In Christ, there is neither progressive nor conservative, evangelical nor liberal, egalitarian nor complementarian, feminist nor patriachist, Congregationalist nor denominationalist…
But what do you hear Paul saying when you read Paul asserting that there is no Greek or Jew, male or female?
To me, he’s saying that In Christ, we are stripped bare of all the signifiers that we cling to- status, dogma, law, doctrine, gender, belief, age, good deeds, good talk, and yes, even our sins. When we are in Christ – in relationship with the one who is our Redeemer, King, Judge and Savior- we are set free from all of that bondage. Not so that we might rebuild prisons and forge new chains for ourselves and others, but so that we might see each other as Christ sees us… as a part of God’s very good creation, holy and without blemish.
The moment we allow ourselves to see with Christ’s love and compassion (which honestly ought to be THIS moment and EVERY moment), the labels we cling to will do us no good. Because Christ cares not one whit for whether I am “orthodox” by the measure of this group or that. Only faith, which pales in comparison to love, matters. The faith of Christ, the love of God and the faith I have in both of those.
But it begs the question: How then shall I live?
How then do we live together in a time when the world wants to simultaneously eschew all labels and create data points that categorize people within an inch of their lives? Especially in a time in the life of the church in which I am called to serve is busy organizing into groups defining who they aren’t as much as who they are?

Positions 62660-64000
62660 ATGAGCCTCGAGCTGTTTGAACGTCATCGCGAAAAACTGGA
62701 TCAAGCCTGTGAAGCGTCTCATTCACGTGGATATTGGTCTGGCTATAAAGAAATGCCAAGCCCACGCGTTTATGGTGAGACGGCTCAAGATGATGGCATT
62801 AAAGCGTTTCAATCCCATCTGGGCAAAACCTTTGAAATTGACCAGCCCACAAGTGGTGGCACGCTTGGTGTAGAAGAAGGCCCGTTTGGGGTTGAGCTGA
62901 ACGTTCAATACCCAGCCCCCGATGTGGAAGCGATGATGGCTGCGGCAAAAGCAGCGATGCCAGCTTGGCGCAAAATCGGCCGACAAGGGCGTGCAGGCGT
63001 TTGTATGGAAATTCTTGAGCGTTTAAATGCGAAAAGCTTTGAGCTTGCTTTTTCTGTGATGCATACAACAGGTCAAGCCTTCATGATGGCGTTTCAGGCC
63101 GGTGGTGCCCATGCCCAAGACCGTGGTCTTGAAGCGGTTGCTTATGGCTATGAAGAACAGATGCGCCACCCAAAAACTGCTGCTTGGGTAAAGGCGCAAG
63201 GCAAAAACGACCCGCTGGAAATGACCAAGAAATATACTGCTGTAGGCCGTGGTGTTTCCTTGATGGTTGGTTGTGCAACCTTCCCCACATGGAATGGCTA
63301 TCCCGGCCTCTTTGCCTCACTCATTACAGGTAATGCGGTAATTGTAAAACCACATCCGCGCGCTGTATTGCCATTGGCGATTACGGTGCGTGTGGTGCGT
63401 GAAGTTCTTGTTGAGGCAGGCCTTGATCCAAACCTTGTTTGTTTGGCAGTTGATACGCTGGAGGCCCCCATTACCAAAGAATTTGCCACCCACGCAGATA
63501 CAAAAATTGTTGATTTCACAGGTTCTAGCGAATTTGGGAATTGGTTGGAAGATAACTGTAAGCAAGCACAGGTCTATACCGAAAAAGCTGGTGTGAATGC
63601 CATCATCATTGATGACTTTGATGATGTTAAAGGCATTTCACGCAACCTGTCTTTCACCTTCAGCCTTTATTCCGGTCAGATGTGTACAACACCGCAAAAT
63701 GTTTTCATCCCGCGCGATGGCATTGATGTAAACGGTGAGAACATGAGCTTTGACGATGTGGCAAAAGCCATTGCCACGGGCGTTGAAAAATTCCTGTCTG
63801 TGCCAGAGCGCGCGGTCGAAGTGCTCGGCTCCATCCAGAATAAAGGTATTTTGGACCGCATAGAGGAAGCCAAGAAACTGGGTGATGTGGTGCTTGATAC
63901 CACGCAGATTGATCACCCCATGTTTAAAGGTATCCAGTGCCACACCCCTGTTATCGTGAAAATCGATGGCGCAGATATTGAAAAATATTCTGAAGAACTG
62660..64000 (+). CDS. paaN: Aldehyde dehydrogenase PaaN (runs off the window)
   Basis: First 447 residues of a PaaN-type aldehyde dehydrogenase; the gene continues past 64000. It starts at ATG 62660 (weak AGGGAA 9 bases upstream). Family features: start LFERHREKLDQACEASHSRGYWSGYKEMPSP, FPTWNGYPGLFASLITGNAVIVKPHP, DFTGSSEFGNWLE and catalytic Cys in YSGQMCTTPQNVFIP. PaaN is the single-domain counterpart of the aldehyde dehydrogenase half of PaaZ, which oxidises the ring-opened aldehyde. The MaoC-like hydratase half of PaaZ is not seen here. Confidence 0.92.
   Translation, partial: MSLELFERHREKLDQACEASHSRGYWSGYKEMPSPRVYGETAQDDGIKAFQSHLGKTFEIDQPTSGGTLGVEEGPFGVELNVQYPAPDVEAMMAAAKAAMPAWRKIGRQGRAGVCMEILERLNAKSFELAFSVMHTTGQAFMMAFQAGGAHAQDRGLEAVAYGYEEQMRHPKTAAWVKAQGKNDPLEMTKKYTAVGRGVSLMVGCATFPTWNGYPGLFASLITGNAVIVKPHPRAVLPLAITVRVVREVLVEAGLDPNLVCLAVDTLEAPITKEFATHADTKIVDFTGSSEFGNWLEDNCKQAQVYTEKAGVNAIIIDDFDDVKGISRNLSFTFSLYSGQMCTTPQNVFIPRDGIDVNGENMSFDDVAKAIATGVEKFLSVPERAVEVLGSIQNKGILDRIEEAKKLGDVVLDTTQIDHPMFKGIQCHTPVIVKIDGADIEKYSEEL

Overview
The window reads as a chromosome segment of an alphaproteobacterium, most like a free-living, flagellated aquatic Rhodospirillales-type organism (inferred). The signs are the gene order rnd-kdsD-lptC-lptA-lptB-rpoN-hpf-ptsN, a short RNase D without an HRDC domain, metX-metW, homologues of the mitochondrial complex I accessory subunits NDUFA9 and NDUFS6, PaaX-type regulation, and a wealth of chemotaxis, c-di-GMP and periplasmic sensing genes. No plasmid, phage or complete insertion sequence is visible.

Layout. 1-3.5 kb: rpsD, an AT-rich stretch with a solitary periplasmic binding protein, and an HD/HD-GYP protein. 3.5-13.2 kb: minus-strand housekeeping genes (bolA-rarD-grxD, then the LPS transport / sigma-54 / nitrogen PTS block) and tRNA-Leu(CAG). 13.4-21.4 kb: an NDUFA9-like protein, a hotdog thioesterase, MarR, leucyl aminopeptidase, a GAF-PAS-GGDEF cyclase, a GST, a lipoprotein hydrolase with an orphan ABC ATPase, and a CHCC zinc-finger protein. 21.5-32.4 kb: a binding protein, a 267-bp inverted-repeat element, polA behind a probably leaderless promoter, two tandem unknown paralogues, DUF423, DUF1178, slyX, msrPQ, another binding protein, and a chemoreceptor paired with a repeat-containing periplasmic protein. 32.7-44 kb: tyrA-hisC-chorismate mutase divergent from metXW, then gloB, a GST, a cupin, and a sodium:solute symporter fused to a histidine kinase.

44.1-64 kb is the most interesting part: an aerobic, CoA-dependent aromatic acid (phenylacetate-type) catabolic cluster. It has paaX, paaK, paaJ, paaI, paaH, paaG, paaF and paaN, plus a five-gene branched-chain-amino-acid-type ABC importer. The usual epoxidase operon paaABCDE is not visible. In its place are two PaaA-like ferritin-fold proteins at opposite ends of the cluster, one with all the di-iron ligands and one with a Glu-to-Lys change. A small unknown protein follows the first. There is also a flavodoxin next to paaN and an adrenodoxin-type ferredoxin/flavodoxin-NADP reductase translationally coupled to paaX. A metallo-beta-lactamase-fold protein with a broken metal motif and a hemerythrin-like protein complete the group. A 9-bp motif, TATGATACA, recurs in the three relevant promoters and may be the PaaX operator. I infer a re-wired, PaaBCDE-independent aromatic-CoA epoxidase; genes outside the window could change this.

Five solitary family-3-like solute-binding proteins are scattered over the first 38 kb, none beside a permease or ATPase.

Honestly, I have no idea, but it frustrates and hurts me at the core.
Not because I am above all this, but because I am smack in the middle of it. Because my call to serve the church is complicated by the fact that my family has been wounded deeply by various expressions of the Body of Christ. And by the fact that I believe God loved my child the day we stood in front of the church for baptism the same way God loved my child the day he walked out of confirmation class because he couldn’t join a church that wouldn’t ordain someone based on sexual orientation. Which is the same way God loved my child the day he came out to us. And I beleive that God will love both of us as we live into what that means. Not because we deserve or earn it, but because gay or straight, we are beloved of God.
That alone doesn’t put me into one camp or another. Pretty much all Christians believe God is all about loving all of us sinners (John 3:16 and all). The litmus test comes when we talk about why I believe my child is, like me, a sinner. In conversations with pastors and instructors, other seminarians and church staff, I find I fall pretty close to the middle of the road. More conversative than some, more liberal than others.
With the state of the denomination what it is, I’ve spent a lot of time in prayer about this, seeking direction and listening intently, in hopes of staying smack dab in the middle of God’s will. For now, that’s where I’ll stay – work on solidifying my position in Christ and practice seeing others there as well.